Marcus T. Reynolds (1869–1937)
Detail of Spire and Lantern, Albany Evening Journal Building, 1916
Digital scan of drawing
53 x 27 inches
Collection: John G. Waite Associates, Architects, PLLC

Marcus T. Reynolds (1869–1937)
Family Coat of Arms, Filyp Pietersen Schuyler, 1650, 1916
Digital scan of drawing
10 x 10 inches
Collection: John G. Waite Associates, Architects, PLLC


Marcus T. Reynolds (1869–1937)
Elevation Section & Plan of Building
for the Delaware & Hudson Co., 1914

Digital reproduction of drawing
66 x 26 inches
Collection: John G. Waite Associates, Architects, PLLC

Delaware & Hudson and

Albany Evening Journal Buildings

Few Railroads companies have built headquarters for themselves that could be taken for a state capitol, but that is exactly what some visitors to Albany assume the Delaware & Hudson and Albany Evening Journal complex to be – so imposing is its size, so dominant its tower, so rich its ornamentation, and so prominent its location at the foot of State Street. Also, unlike most railroad company headquarters, the building is Gothic in style. That it sits where it sits and looks the way it looks is largely due to two men who frequently sat at the same poker table: Marcus T. Reynolds and his friend, William Barnes, Jr., the Republican political boss of Albany. They had as a collaborator Colonel Leonor F. Loree, president of the D & H in one of its greatest periods of expansion and a remarkable figure in the history of railroads.

Click here to browse several POINTS OF INTEREST on the D&H building.

Now the administrative center of the State University of New York, the Delaware & Hudson and Albany Evening Journal Buildings form a complex structure that consisted of at least six main parts. At the north end, hidden behind the nineteenth-century Federal Building, was a long, sparsely decorated warehouse of reinforced concrete that no longer stands. South of the warehouse site rises a square block with a corner turrets and a steep roof. A diagonal arm, five stories high, stretches southeast to connect the square block to the central tower of thirteen stories. These four parts of the building were constructed in 1914-15. When the building opened, it was already too small to house all the D & H employees, and so another five-story arm was immediately designed to rise south of the central tower. At the south end of that arm, a second tower rose to house the Albany Evening Journal, whose owner, William Barnes, had decided in 1915 to build a new headquarters, connected to that of the D & H. The entire building, completed in 1918, was 660 feet long.

…..While Reynolds mined the veins of historical architecture in a way consonant with Hamlin’s* theories, he simultaneously made use of a particular American tradition of commercial architecture exemplified by Richard Morris Hunt’s design for the Delaware & Hudson Building on Cortland Street, New York, of the 1870’s. Reynolds’s concept of the office building owes a lot to the Hunt design. Hunt’s D & H Building had the same strong piers, thin tripartite frames for the windows, low arches terminating in vertical bays, dormers in the roof and strongly marked pavilions at the edges. Reynolds seems to have chosen to follow this specific American type of office building design to anchor the railroad in its own architectural past.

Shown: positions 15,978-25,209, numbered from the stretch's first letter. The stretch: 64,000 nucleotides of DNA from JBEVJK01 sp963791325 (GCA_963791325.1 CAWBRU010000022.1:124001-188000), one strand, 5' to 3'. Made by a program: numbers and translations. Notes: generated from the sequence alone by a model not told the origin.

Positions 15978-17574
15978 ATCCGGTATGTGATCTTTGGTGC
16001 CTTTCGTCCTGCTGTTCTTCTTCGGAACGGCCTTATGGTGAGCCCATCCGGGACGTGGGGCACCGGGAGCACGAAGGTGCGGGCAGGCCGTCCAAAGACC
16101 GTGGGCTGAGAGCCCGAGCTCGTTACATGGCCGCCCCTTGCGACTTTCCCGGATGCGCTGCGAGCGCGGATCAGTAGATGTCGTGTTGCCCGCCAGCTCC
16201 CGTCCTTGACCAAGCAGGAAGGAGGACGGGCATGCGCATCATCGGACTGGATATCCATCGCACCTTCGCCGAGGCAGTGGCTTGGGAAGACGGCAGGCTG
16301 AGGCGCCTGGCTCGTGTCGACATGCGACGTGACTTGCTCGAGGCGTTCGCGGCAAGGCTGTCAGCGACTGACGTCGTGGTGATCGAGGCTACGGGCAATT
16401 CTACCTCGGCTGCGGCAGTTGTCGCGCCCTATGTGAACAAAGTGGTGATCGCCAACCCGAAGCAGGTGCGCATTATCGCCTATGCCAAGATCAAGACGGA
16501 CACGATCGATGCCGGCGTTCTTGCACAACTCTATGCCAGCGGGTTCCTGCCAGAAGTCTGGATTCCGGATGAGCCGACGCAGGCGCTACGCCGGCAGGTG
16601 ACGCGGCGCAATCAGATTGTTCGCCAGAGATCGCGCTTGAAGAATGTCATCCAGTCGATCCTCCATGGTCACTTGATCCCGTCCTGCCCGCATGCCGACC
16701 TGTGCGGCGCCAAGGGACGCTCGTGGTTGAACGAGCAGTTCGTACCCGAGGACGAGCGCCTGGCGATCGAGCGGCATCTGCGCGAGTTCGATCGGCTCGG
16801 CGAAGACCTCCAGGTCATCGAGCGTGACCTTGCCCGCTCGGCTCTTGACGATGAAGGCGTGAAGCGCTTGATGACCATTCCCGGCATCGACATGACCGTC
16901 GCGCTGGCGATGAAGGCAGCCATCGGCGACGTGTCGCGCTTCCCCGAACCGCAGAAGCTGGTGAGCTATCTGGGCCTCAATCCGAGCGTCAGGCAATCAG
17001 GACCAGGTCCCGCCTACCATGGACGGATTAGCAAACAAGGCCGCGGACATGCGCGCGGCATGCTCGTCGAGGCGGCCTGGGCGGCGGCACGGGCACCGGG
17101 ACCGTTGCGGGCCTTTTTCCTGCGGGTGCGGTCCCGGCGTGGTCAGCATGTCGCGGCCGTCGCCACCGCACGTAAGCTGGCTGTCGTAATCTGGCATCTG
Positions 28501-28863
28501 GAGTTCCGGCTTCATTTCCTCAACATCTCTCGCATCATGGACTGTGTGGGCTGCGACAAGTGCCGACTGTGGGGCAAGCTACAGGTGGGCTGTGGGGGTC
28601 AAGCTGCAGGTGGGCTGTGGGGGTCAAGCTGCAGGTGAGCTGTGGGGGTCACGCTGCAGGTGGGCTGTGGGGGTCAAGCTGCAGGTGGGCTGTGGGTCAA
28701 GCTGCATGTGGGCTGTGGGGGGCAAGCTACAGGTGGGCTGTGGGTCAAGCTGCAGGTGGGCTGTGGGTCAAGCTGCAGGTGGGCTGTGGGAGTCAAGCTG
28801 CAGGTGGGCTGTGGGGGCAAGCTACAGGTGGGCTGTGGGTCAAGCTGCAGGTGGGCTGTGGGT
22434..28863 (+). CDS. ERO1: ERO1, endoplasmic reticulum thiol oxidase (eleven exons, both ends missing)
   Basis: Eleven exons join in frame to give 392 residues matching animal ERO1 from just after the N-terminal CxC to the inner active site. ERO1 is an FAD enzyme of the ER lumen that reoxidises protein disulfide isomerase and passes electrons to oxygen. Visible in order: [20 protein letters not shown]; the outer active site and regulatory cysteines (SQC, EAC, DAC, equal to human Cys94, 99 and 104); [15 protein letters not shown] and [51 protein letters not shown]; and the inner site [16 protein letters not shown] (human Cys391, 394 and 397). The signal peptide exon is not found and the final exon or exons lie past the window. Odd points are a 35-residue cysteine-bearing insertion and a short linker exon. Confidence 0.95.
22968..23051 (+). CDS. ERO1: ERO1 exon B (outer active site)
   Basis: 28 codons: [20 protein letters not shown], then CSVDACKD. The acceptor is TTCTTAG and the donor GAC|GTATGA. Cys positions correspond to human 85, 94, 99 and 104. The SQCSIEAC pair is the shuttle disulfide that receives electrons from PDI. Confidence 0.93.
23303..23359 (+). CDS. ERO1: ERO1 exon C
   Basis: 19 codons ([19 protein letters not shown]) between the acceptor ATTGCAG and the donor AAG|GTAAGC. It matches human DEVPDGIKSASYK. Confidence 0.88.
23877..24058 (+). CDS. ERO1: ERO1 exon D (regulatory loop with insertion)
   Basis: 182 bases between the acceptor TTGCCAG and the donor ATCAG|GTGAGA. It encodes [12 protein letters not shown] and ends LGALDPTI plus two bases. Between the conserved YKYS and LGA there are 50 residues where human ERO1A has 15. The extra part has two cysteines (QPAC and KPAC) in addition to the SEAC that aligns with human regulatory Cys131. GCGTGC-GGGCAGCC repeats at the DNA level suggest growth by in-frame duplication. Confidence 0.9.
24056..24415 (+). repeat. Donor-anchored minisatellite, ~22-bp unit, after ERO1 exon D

…..In the early twentieth century, when the D & H Building became the centerpiece of a new Albany, the city was a busy river port for freight and passenger service, as well as the major railroad center that connected New York and Boston to the Great Lakes cities of Buffalo, Cleveland and Chicago, and, through them, to the vast territories of the western United States. Of the six railroads that served Albany, the most important were the New York Central and the Delaware & Hudson. The New York Central tracks came up the east side of the Hudson and crossed the river just north of State Street to enter Union Station, a Beaux-Arts design of 1898 by Boston firm of Shepley, Rutan and Coolidge. The Delaware & Hudson tracks, running along the west bank of the river, created south of Union Station a tangle of streets and quays that made boarding the boats that joined Albany to New York a dangerous occupation.

Travelers arriving by water or rail from New York had a grim first view of the city. The river bank was marred by rag-tag industrial buildings, decaying piers and raw sewage rotting in the basin of water at the foot of State Street (the basin had been created by a pier built out in the river in the 1820’s, after the opening of the Erie Canal). One of William Barnes’s chief objectives, from the moment he took power, was the improvement of the whole Albany river front. The D & H Building is the final result of those plans.

* A.D.F. Hamlin a teacher of Reynolds at Columbia, argued for “the appropriation of the style to the specific purpose of the building.” The position, therefore, of Style Follows Function.

Johnson, Eugene J. Style Follows Function, Albany, New York: Washington Park
Press Ltd. and Mount Ida Press, 1993, pages 77 and 78.